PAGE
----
Pharmacy Web Series Represents the Dark Side of Community Pharmacy


The show highlights the aspects of the profession that can make it unbearable.

Amazon’s original show "Vials" represents all that is wrong with community pharmacy.

I made a short video about my review for those who would rather watch.

Ironically, the pharmacy job issues that make community pharmacy unbearable are the same problems that plague this new series.

Written by a former pharmacy technician, "Vials" takes place in a store called Gateway Drug, with a cast of characters I do not really care about. It features a series of random events and a parade of predictable customers with an almost non-existent storyline.

The messages from the show, however, are unfortunately spot-on for many retail pharmacists.

1. The Gateway employees are indifferent to each other.

The owner and the pharmacy technician do not like each other, because the tech is dating the owner’s daughter, who also happens to be a pharmacist there. The tech, Joe, goes out of his way to antagonize the owner and create discord between him and his daughter, an unlicensed and yet practicing pharmacist.

I have worked in a retail setting before, and my coworkers and manager made no secret of the fact that they hated me.

They caused me to doubt whether I had made the right career choice.

Ultimately, they drove me out of retail pharmacy, but they drove me to something much better.

2. Everyone at Gateway hates their jobs.

The narrator in the pilot episode of "Vials" explains that pharmacists are not protecting their patients’ safety because they care about them. They are doing it to avoid liability if something bad happens.

The narrator reports that one pharmacist looks as though she wants to "eat a bullet."

A 2013 study of pharmacists’ job satisfaction found that more than 50% are dissatisfied with their work. The show's portrayal of our profession does not paint a pretty picture, but many agree it is the truth.

"Vials" has more than 400 ratings, the majority of which are positive and praise the show. However, a closer look shows that the higher star ratings do not say much more than "love this" or "very relatable."

For this many people to highly rate "Vials" demonstrates the harsh reality of many retail pharmacists, and it might not resonate with those outside the profession.

3. Gateway Drugs features a “lifetime of anxiety and a shortage of Xanax.”

The owner of the pharmacy is so stressed out by the job that he regularly turns to Xanax to counteract it.

The customers are "vile," but the narrator allows for the possibility that perhaps their doctors did not prescribe the right medication or dose, or maybe the patients do not feel well.

In either case, it is a hostile work environment for everyone involved.

Although pharmacists do have a 20% higher-than-average incidence of substance abuse, not all pharmacists abuse drugs to cope with their difficulties. All pharmacists should, however, realize that burnout is a very real possibility and the health effects can be far-reaching.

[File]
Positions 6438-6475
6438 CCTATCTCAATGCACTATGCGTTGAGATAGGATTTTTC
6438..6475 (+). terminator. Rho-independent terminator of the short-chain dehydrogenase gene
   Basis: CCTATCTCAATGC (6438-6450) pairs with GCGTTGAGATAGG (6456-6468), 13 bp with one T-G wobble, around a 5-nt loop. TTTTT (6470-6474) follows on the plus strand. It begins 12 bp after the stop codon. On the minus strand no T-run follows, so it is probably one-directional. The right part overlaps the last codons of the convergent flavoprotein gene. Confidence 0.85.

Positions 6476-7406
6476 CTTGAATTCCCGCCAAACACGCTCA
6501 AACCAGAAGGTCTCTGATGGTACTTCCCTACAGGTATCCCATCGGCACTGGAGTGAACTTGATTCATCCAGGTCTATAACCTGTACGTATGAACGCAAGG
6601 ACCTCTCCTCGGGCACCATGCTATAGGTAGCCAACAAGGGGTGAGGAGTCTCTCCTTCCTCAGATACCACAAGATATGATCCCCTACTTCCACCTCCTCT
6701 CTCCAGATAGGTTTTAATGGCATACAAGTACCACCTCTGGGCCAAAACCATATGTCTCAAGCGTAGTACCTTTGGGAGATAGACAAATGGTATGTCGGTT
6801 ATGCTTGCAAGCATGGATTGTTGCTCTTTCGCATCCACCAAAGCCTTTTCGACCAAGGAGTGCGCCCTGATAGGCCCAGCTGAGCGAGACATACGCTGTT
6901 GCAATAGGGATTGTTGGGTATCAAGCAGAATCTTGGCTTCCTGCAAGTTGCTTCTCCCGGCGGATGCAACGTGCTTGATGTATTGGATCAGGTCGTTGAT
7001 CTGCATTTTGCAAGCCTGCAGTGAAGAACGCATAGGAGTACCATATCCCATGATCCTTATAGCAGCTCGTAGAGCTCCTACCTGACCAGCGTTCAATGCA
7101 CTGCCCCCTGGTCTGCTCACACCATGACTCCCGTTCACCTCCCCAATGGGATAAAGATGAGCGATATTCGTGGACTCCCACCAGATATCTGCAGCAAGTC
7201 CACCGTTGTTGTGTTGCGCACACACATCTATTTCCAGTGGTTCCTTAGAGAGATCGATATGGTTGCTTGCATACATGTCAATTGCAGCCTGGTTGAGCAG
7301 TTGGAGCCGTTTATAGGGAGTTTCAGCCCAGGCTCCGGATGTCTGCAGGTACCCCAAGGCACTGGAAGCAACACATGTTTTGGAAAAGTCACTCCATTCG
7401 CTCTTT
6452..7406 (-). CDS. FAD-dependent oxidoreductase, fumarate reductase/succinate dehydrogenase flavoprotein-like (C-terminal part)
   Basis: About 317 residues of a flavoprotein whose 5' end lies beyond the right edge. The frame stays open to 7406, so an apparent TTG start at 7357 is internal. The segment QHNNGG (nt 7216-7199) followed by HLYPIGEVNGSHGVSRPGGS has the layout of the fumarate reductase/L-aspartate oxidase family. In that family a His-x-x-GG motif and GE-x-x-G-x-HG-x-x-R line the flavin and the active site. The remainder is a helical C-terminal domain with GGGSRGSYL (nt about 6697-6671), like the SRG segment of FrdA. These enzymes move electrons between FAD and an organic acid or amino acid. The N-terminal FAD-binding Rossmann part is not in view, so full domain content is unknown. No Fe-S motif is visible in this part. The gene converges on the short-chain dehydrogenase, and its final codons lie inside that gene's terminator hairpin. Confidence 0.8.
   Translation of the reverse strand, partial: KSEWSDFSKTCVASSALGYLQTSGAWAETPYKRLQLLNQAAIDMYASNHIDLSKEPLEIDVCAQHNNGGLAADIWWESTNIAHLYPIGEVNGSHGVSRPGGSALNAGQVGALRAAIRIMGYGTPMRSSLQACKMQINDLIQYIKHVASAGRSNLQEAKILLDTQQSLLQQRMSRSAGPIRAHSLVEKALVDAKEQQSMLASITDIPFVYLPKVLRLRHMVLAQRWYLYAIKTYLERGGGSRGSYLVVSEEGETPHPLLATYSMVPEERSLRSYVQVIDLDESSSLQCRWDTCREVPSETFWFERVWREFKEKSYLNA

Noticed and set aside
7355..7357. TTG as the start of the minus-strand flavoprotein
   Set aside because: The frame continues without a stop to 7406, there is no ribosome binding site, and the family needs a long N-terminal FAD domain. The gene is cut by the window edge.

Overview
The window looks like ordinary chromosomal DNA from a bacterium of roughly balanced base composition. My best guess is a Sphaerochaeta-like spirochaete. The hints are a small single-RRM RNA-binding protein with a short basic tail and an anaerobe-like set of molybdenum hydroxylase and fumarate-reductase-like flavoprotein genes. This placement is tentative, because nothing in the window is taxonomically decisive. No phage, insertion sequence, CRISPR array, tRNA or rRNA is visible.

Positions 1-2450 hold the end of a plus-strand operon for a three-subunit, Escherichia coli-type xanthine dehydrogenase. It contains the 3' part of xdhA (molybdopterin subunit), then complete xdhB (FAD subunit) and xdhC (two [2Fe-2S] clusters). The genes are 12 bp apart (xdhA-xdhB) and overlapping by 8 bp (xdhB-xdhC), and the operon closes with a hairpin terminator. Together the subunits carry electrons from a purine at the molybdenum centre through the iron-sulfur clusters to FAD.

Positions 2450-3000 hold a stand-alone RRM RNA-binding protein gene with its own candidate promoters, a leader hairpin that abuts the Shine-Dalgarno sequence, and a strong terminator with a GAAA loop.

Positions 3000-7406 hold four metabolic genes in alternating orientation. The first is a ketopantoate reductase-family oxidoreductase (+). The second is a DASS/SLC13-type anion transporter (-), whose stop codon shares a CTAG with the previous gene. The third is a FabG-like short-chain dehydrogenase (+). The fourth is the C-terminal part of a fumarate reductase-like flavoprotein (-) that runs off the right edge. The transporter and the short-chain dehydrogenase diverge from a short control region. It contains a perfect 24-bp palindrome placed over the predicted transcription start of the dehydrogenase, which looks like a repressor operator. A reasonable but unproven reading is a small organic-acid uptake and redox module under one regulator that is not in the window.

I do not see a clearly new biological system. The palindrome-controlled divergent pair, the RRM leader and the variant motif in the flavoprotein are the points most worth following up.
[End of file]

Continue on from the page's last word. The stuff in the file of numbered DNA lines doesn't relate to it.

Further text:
High-demand jobs are notorious for creating feelings of burnout, but pharmacists should not buy into the lie that they are stuck. They can transition into work they love if they plan accordingly and consider all the options.

4. Gateway Drugs is ripe for corporate takeover.

In the final moments of the pilot (spoiler alert), pharmacy-tech-turned-attorney Joe discovers that Gateway is being considered for takeover. News that the owner’s daughter is working as an unlicensed pharmacist has leaked via email.

The fallout will certainly result in more anxiety, infighting, and hostility in the pharmacy.

Corporate takeovers of pharmacies frequently lead to less focus on helping customers and more on dollars and metrics, as health care is increasingly becoming "number care" in pharmacy settings.

Unlike the dental and medical professions, the pharmacy field does not enjoy protection from corporate ownership. As a result, many pharmacists find themselves with diminishing help and increasing workloads.

The reality is that other jobs are available, and by keeping themselves competitive, pharmacists can find other opportunities, even non-traditional ones, that will help them recapture the reasons they chose the profession in the first place.

Pharmacists who find that "Vials" strikes a chord should check out an online and free-of-charge summit I am putting on right now. The Happy PharmD Summit explores non-traditional pharmacy options that can create meaningful work opportunities.

Those who work in a community pharmacy may get a few laughs from "Vials" or maybe a painful reminder

that this is not why they chose the profession.

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